April 1995

Electrified Telegraph re-thinks rapidly

"I HAD A VISION of monks being told that their work was going to be `printed' - `Yes, you've been making your living from illuminating, but don't worry your head about it'." That was the reaction of noted Telegraph contributor Claire Rayner to receiving a letter from managing editor J W Deedes.

This, dated March 2, informed her and all other contributors that "in future, from 2 March 1995... the commissions that we give you - and any unsolicited pieces that you may submit and which we may accept for publication - will be on the basis that copyright in the piece will be vested in us without further payment..." If they're going to publish electronically, Clare went on, "I want to have a tiny little share in it - nothing excessive, just my share."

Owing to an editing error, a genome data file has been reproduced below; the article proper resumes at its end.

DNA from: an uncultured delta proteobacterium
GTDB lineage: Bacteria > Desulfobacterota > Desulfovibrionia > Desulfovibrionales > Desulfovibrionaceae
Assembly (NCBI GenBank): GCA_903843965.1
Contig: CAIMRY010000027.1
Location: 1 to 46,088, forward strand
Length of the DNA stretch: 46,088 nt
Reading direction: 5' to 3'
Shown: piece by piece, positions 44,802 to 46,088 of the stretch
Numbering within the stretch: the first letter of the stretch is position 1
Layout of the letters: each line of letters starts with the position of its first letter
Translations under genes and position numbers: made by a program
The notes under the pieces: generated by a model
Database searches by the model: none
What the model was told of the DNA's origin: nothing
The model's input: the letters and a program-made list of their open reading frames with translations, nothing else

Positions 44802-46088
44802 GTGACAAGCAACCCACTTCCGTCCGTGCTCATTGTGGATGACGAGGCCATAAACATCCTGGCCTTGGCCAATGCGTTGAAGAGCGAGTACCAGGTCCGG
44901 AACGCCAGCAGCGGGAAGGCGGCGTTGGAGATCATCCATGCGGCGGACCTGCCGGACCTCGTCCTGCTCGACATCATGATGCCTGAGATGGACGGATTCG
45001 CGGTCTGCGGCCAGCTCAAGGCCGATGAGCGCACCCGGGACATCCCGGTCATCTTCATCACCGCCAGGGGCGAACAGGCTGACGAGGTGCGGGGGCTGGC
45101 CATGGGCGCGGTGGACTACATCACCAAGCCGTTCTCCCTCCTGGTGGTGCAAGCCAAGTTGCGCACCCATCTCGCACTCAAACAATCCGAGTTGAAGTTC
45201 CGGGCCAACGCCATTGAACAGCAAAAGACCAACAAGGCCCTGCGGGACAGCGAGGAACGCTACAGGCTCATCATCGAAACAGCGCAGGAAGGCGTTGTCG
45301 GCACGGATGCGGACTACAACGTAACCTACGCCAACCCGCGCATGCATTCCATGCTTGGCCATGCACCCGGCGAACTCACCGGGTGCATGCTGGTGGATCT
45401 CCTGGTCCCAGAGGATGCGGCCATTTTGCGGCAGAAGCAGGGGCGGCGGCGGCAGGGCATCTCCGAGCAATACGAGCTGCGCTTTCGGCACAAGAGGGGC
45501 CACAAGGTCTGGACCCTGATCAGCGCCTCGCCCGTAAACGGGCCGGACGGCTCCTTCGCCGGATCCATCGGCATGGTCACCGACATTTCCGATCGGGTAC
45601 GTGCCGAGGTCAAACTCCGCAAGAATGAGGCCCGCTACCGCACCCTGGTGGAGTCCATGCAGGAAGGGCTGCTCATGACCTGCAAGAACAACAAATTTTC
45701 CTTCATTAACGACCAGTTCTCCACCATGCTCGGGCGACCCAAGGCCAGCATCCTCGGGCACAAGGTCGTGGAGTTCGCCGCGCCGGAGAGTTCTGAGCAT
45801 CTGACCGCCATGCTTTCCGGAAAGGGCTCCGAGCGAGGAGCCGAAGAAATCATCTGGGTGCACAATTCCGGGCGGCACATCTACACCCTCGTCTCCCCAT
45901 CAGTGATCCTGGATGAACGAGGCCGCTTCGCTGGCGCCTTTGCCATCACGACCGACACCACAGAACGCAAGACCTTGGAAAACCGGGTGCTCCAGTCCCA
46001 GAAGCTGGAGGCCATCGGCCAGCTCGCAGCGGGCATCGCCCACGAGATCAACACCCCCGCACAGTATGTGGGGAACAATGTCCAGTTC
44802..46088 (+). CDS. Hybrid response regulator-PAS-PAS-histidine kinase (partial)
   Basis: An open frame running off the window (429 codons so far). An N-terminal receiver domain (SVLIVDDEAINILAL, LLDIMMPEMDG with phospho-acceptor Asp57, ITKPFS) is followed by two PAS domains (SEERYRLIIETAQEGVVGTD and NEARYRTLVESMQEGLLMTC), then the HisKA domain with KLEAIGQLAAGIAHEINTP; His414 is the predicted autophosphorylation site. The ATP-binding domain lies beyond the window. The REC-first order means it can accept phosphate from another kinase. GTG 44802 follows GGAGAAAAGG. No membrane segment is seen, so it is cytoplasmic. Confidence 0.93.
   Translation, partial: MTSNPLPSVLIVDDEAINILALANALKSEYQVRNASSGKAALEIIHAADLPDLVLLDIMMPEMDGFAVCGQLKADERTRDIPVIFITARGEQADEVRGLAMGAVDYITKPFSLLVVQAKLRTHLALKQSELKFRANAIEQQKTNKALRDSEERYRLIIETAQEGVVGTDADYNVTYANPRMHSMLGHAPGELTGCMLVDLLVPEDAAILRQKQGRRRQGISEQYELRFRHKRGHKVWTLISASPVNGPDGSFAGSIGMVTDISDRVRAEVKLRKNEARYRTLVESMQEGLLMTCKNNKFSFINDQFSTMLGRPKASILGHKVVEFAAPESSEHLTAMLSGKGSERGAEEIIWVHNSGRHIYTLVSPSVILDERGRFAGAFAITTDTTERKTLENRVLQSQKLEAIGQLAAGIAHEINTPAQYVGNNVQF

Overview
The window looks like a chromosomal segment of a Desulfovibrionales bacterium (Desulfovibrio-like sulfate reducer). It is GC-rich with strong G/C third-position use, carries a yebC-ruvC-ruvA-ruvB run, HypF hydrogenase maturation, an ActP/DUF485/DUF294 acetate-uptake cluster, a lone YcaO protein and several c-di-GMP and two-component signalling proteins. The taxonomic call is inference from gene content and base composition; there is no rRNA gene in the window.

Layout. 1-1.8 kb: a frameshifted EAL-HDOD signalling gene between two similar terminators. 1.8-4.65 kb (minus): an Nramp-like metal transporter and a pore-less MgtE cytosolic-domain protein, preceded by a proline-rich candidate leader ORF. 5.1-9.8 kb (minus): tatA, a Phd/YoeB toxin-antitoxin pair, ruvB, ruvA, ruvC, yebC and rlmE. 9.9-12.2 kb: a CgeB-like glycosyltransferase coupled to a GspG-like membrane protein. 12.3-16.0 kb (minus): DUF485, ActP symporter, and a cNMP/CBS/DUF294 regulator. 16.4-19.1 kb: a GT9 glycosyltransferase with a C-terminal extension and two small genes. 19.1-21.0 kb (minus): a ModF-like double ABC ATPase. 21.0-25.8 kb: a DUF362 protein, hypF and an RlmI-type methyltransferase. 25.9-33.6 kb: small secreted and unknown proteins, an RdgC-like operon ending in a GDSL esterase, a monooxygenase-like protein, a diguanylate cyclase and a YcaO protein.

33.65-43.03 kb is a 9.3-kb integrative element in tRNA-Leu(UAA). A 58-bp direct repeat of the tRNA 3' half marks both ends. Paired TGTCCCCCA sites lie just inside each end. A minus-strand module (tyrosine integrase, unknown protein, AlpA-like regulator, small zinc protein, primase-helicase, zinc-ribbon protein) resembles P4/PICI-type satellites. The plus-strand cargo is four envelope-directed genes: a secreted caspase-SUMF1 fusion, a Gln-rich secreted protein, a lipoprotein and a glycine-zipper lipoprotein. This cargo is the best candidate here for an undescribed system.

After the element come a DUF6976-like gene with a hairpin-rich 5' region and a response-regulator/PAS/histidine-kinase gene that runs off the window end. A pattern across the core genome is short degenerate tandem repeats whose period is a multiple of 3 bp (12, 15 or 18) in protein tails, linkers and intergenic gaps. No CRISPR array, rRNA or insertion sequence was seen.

That was the least of the reactions the Telegraph got. Mr Deedes's phone was, we hear, heated by complaints from deeply-respected authors.

Perhaps the most powerful reaction, though, came from the photographic agencies who said that they simply couldn't supply any more pix on those terms. Within just four days, the Telegraph let it be known that the letters would be revised. The alternative, after all, seemed to be a reversion to the 1947 Austerity design for the paper.

Word from the Tower of Doom is that editors denied all knowledge of the letter, blaming it on "the suits upstairs". There is utterly implausible gossip in legal circles that their eminent solicitors, Mishcon de Reya, had the same reaction.

Advice to contributors is, of course, not to sign. The NUJ had on April 4 not yet seen the revised letter: if you receive one, fax in a copy.

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